Looking Into the Abyss


John Wright


About eighteen months ago I wrote an article titled Love and Life: The Main Event. I wrote about the terrible fact that my wife Marie learned she had a brain tumor, and that her prognosis was anywhere from two to twenty years. I further wrote about how we would find strength and love in each other to deal with that most horrible reality. I challenged all readers to look at their own love relationships and to realize how very essential they are in many ways and very different times throughout life.

Tonight I write about the pending loss of my best friend, my lover, my wife. Today I learned that she has about three to six weeks to live. I am so knocked off center that I can’t begin to describe in any reasonable number of words just how lost I feel. And my dear wife … she doesn’t want to die. She is and has been fighting this eventuality with vigor, faith, hope and an unbelievable drive to succeed. Yet fate will dictate otherwise. We find ourselves powerless to control the coming events. Individually we are crushed by the weight of this terrible knowledge and by what the future holds in store. I will go on here, in some manner. She will not.

Our most loving relationship will be forced to end no matter what we do. Life eventually ends for all of us anyway, at least up to this time in history. It is the timing here that seems so cruel. And there is high praise for the medical community that has done everything in their power to stop the tumor. But there is more to say first about our personal situation.

Today it is common for women to live to the age of eighty, so dying at the age of sixty means a loss of a full quarter of a normal life span. That is a lot, and she feels cheated. Today it is common for men to live into their late seventies. That means I may have another fifteen years before my demise. It is the realization for me that living another fifteen years but without Marie seems extremely cruel, for at just the time of life when we expected to have lots of time for fun we instead do not. I am feeling like a boat losing its mooring and starting to drift out to sea with no purpose and no power.

Marie, however, is the one truly looking into the abyss. Like all other people before her she really cannot know what is beyond her life here, if anything. Different people choose different answers and structures to deal with that scary uncertainty. Religious practices and beliefs help comfort a lot of people and their friends and families. For others that comfort is not present based on personal beliefs. I know from years of talking with Marie that she has a strong personal belief in a creator, but not in terms of any organized religion common today or earlier in our history. She knows not what, if anything, that creator might have in store for her, and thus she is afraid. Her intellect and life experiences have led her to this place, and she is not about to forsake her most deeply held and carefully developed beliefs even though the net result is fear and uncertainty. One day I will be in her place too.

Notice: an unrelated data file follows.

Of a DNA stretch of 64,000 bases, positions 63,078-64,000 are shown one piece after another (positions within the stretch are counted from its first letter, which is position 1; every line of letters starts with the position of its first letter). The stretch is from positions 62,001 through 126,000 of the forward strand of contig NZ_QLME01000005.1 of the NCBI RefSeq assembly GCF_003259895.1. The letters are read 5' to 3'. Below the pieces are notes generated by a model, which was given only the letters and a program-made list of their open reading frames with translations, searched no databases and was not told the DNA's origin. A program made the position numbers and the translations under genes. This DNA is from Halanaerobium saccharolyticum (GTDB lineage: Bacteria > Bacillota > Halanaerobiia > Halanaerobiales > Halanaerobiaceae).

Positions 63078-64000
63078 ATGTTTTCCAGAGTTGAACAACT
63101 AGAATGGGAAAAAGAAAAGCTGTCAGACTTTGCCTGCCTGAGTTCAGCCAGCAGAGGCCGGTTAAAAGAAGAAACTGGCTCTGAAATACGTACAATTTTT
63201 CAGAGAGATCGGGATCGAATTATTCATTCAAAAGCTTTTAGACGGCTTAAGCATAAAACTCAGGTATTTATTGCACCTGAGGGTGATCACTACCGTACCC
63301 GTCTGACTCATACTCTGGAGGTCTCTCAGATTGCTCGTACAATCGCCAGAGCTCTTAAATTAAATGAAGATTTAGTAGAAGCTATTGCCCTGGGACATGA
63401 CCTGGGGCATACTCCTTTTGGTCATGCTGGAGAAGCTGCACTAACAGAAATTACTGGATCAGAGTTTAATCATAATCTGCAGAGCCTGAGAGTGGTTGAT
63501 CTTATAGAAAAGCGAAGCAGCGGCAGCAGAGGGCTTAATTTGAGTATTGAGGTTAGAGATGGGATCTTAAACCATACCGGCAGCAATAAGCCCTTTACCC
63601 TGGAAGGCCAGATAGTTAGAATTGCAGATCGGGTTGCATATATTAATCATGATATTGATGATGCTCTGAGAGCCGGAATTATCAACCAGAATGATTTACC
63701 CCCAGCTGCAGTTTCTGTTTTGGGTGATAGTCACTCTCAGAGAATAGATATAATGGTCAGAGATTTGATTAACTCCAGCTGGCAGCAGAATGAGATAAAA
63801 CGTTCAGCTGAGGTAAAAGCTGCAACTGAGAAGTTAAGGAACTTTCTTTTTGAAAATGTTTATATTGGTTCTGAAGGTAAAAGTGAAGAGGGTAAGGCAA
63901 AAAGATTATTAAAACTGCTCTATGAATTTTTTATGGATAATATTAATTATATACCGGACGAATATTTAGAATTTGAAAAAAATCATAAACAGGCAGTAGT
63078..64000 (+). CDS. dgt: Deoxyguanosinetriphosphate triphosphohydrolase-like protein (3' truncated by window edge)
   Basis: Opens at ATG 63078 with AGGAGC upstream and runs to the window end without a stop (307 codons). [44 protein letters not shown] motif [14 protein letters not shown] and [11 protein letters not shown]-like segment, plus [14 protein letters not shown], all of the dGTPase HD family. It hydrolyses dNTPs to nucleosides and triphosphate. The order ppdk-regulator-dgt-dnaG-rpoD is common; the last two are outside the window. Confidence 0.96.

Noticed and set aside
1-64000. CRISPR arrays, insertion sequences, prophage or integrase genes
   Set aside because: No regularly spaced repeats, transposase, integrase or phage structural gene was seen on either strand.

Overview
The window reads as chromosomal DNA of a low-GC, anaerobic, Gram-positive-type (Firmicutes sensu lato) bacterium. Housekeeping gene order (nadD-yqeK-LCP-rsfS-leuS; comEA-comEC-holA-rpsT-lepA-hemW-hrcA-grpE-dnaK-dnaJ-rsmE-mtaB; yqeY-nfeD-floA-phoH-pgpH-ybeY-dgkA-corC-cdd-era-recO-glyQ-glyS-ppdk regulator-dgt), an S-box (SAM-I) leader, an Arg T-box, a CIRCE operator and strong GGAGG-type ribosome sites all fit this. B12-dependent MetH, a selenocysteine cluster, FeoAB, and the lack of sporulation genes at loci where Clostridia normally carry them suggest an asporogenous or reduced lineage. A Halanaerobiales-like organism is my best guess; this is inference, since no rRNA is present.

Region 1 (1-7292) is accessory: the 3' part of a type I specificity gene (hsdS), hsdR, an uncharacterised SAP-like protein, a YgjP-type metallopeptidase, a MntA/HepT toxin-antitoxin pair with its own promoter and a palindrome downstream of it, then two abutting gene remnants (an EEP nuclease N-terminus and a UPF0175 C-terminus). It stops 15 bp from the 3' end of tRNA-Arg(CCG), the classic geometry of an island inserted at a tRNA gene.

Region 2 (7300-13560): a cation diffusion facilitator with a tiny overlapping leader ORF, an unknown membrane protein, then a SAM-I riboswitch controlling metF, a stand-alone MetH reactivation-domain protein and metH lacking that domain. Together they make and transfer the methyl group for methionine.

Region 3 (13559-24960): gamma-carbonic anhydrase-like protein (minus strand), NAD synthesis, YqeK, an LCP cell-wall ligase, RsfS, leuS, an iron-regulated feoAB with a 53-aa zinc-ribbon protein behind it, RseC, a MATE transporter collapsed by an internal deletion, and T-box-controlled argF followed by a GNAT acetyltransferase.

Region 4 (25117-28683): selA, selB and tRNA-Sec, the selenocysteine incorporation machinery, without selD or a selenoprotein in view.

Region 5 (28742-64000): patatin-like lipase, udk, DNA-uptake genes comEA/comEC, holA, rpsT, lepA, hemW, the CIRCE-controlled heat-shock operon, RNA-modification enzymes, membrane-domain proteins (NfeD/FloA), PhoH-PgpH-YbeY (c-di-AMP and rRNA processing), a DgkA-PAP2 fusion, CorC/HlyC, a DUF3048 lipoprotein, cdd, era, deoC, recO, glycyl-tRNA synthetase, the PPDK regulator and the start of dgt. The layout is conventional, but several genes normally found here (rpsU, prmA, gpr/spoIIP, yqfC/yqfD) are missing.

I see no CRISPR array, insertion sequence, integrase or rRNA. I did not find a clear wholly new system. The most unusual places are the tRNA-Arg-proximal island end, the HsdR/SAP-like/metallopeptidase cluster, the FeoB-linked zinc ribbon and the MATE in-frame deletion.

For now the only comfort I can give to her comes straight out of Destiny. I am referring specifically to the passages about death. Humanity has yet to learn how to stop disease, aging and death, and too many people follow silly superstitions that attempt to continue our ignorance, so we foolishly continue to die and lose the knowledge and love and personality of each person. At least dying is like falling asleep, in which we lose all awareness of our surroundings, and not in an uncomfortable way.

It is right and fair to note here again, as in Destiny, that life is a wonderful gift. To have experienced nature and each other and the joys of simple play and the pride of deep learning and creativity is simply fantastic. This gift is our opportunity as a species to grow, and while I am appalled at our slowness to appreciate that purpose I am confident that the best minds will prevail. We will evolve to one day know and possibly meet, in gratitude, the source of our existence … and the answer to the presently unfathomable question about first causes. It is in fact our duty to grow, both on our own behalf and to honor the source of our existence.

The only true abyss for our species is continuing ignorance. And for each of us as individuals, the loss of the opportunity to continue to live and to feel awe about the very fact of life.

That pretty much sums up what I have to say about our personal situation. I feel horrible on behalf of my loving wife, and much personal pain and loss of purpose. I hope in time to do more on behalf of all people so that the pain and the loss of death can finally end for Humanity.

Now let me say a few words about the medical community that have done their very best to save Marie. There is simply no substitute for hard science. That we humans are only a small part of the way in our near endless journey to know, to understand and to create is not a reason to despair. Marie and I feel honored to have been allowed to experience the best fruits of our scientists and medical practitioners. For that reason especially, among others, we have decided to dedicate Marie’s body to the advancement of medical science. When she dies her brain, spinal cord and body organs will be used directly for medical research into cancer. Stem cells will be generated to grow her tumor in other mediums, so that better means can be found to kill any tumors like it in other people.

This is our way of returning the gift given to us by so many who have come before us in the name of advancement of science and humanity.

Let the abyss end.